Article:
Labour Is Painful And There's No Avoiding It, Says Spoilsport Report

03/06/2009 10:07 | Updated 22 May 2015

Woe upon woes, my pregnant comrades. It seems that no amount of whale music, hypnotic chanting or scent-infused birthing rooms will take the pain of labour away. And here was me hoping for childbirth sans agony.

No seriously, I have been hoping I'd find the secret to overcoming excruciating pain while another human being attempts to make its way out of my body. I have friends who've done hypnobirthing, essential oils, chanting, and they've all said it made labour easier. And I believed them!

Until now.

A new study by researchers at the Karolinska Institute in Sweden (hereafter known as the spoilsports) has shown that women employing "natural" methods of pain control are just as likely to need painkillers and did not have a better experience in labour than other mothers.

Apparently, says the study, published in the British Journal of Obstetrics and Gynaecology (BJOG), relaxation techniques taught in antenatal classes don't help much in labour.

To discover such splendid news, 1087 first-time mothers were split into two groups, one coached in relaxation techniques and one not. Use of an epidural in both groups turned out to be identical at 52%. Surprisingly, there was also no difference in how positively the women viewed their experience of childbirth.

Professor Philip Steer, BJOG editor-in-chief, said in The Telegraph: "The findings of this study are contrary to what many of us would expect.

"The lack of benefit from (these) techniques is disappointing, and suggests that parents' experience of childbirth is affected more by their personality and previous psychological orientation than by the relatively limited training that is possible during pregnancy."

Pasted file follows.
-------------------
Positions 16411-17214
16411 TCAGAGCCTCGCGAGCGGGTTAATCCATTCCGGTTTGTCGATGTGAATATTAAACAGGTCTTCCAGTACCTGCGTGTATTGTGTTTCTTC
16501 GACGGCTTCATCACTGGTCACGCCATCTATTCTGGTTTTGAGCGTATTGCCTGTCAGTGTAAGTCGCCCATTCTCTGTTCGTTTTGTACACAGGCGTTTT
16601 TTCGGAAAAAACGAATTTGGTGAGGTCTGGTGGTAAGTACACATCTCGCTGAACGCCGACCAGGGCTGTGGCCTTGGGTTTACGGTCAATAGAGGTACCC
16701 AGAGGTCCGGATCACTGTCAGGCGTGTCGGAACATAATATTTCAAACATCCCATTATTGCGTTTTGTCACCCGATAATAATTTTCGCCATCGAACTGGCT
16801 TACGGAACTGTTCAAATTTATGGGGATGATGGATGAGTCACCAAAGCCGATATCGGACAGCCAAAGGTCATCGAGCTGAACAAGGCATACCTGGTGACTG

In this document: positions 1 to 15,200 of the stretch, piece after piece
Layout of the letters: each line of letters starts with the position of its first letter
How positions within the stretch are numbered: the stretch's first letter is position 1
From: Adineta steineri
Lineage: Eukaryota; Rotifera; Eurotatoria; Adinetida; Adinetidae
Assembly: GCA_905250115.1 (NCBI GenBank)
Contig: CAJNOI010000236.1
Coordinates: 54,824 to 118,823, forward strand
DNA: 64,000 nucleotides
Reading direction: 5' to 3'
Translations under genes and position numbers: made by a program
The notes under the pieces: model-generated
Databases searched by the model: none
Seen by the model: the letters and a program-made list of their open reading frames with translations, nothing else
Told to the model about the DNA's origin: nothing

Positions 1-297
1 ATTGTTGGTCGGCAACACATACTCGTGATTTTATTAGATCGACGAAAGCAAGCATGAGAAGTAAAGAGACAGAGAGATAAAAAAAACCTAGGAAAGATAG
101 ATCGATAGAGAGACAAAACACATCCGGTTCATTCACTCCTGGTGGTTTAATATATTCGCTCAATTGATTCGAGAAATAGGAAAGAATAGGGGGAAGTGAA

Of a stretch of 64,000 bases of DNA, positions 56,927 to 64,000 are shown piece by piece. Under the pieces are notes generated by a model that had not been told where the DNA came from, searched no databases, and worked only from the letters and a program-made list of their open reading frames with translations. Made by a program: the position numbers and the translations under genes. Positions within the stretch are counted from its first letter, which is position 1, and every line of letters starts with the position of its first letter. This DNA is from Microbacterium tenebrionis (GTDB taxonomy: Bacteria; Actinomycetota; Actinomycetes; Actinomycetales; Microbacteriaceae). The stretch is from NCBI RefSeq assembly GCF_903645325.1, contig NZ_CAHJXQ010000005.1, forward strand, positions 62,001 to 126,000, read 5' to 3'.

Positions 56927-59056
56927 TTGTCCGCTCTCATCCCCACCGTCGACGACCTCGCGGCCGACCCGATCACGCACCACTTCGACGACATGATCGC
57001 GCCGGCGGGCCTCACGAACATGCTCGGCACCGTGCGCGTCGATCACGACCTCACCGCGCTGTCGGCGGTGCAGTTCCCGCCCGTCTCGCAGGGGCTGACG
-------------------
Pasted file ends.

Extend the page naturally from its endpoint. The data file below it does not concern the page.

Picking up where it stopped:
I don't know about you, but I feel just as disappointed as Professor Steer. My previous "psychological orientation" suggests I'll be yelping in pain just climbing onto the bed. If the relaxation techniques don't work, what exactly will make the experience more bearable? I don't especially want drugs, unless it's absolutely necessary.

The message from the various experts that have commented so far on this breaking news is don't give up the antenatal classes, or your practised techniques. Relaxation exercises can help in more ways than one both pre and post-birth, and antenatal classes include a host of other useful information and support.

If you've used natural techniques to manage pain during labour I'd love to hear from you. What did you try? Did it work for you? Would you recommend it? Or did you opt for an epidural? Do epidurals always work?

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